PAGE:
There are all kinds of gossip – inane and boring but harmless; inquisitive and intrusive; salacious, garnished with schadenfreude; and the snide and nasty. Then there is gossip about well-known people – stars and celebrities (Hartnell makes a valid distinction between the two) – the sort of information most people are interested in and which keeps the number of women’s magazines at a surprisingly high level.
Hartnell occupies a special place in the New Zealand media. There has not been another like him. He is a star/celebrity in his own right here, and is well known in the UK and US as well. His columns had flair. He knew the people the public wanted to know things about. He wrote well. And, perhaps most importantly, there was always an absence of malice. Hartnell was never cruel. He never “outed” people.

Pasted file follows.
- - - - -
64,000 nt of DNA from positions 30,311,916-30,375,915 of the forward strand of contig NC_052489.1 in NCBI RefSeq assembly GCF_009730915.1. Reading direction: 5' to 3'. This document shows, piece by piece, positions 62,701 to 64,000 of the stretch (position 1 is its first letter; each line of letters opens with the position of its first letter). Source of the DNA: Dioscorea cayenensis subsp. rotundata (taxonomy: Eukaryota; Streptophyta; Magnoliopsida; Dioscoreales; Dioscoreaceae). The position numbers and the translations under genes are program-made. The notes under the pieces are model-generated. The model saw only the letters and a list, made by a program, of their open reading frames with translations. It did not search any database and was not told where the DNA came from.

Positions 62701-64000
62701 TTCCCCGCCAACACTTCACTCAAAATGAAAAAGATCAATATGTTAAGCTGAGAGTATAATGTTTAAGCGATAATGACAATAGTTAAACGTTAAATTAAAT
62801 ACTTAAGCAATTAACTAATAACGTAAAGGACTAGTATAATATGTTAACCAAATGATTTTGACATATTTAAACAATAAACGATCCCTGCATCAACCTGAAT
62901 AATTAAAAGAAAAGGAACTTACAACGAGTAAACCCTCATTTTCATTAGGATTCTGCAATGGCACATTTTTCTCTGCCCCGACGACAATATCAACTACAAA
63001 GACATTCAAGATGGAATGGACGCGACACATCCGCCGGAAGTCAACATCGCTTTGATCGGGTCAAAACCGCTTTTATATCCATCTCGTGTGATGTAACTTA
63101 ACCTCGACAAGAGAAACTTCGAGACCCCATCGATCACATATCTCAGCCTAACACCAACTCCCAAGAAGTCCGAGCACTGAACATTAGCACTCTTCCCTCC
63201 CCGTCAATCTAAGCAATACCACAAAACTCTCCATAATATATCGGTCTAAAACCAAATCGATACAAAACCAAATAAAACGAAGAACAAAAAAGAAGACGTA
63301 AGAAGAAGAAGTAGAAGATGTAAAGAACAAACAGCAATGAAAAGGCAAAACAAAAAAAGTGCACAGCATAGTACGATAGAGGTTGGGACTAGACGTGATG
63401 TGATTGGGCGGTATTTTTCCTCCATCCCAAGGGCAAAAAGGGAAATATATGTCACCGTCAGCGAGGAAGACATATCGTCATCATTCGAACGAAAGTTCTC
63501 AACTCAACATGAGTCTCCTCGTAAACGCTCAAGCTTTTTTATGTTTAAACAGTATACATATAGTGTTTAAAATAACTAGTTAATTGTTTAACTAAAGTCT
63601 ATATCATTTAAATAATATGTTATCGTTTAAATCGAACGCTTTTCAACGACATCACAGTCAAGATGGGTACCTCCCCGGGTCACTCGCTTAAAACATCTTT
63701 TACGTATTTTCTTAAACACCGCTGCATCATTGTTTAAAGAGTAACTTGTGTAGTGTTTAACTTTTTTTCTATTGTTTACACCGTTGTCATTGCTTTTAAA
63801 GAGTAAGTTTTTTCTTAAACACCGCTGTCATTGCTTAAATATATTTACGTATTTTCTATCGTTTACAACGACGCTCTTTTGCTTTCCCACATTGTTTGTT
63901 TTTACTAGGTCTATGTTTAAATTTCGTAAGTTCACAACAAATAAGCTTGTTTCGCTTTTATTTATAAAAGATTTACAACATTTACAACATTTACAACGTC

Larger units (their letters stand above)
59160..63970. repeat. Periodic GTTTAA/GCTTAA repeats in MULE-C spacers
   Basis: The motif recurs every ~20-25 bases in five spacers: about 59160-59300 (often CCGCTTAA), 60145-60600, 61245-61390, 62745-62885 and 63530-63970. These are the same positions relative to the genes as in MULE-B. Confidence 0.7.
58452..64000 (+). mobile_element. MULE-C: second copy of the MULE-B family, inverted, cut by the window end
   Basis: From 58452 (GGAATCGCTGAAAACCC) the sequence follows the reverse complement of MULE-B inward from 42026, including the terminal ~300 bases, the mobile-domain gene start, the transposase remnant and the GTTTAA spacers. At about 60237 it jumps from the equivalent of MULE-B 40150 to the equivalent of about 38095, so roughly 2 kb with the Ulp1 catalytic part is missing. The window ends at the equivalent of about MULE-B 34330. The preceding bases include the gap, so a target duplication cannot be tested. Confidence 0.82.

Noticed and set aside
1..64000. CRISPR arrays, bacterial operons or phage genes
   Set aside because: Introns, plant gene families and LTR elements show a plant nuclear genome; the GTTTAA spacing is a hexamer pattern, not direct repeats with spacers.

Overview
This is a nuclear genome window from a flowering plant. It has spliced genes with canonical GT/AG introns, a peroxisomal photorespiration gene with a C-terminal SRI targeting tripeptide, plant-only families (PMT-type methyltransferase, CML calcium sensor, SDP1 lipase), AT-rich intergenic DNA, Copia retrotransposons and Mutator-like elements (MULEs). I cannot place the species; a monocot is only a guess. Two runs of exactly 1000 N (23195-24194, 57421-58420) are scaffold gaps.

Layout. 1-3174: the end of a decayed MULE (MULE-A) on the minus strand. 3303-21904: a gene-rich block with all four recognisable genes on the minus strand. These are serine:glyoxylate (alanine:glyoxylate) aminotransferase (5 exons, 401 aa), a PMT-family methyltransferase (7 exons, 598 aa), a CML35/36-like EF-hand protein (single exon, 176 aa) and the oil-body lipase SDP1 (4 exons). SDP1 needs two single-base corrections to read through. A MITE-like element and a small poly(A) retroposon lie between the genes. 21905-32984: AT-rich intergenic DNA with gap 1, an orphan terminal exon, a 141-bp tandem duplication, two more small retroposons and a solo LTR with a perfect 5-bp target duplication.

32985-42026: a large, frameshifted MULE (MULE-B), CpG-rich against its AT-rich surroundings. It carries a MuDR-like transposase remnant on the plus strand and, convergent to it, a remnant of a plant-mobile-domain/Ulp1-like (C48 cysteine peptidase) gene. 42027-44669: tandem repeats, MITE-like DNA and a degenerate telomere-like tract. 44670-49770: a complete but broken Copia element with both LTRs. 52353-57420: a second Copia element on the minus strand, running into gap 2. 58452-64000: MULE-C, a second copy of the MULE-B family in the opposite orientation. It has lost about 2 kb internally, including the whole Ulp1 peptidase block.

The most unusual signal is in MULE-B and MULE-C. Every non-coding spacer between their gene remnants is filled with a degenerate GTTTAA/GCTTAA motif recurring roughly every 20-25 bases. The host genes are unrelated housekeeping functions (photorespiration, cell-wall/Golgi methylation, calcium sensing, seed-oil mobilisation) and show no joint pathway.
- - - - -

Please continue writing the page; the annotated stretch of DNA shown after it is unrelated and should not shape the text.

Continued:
Hartnell grew up gay in 1950/60s New Zealand, with all the bullying and trauma that entailed. But he had determination and ambition. He went to London, where he became a sought-after makeup artist, and then to the US, where he rubbed shoulders with the stars and began his entertaining writing about them.
His column series, I’m not one to gossip, but …, remains the best of its kind. This memoir shows why. Packed with photos of the glitterati (and of himself with many of them), this is a thoroughly diverting book – interesting and entertaining.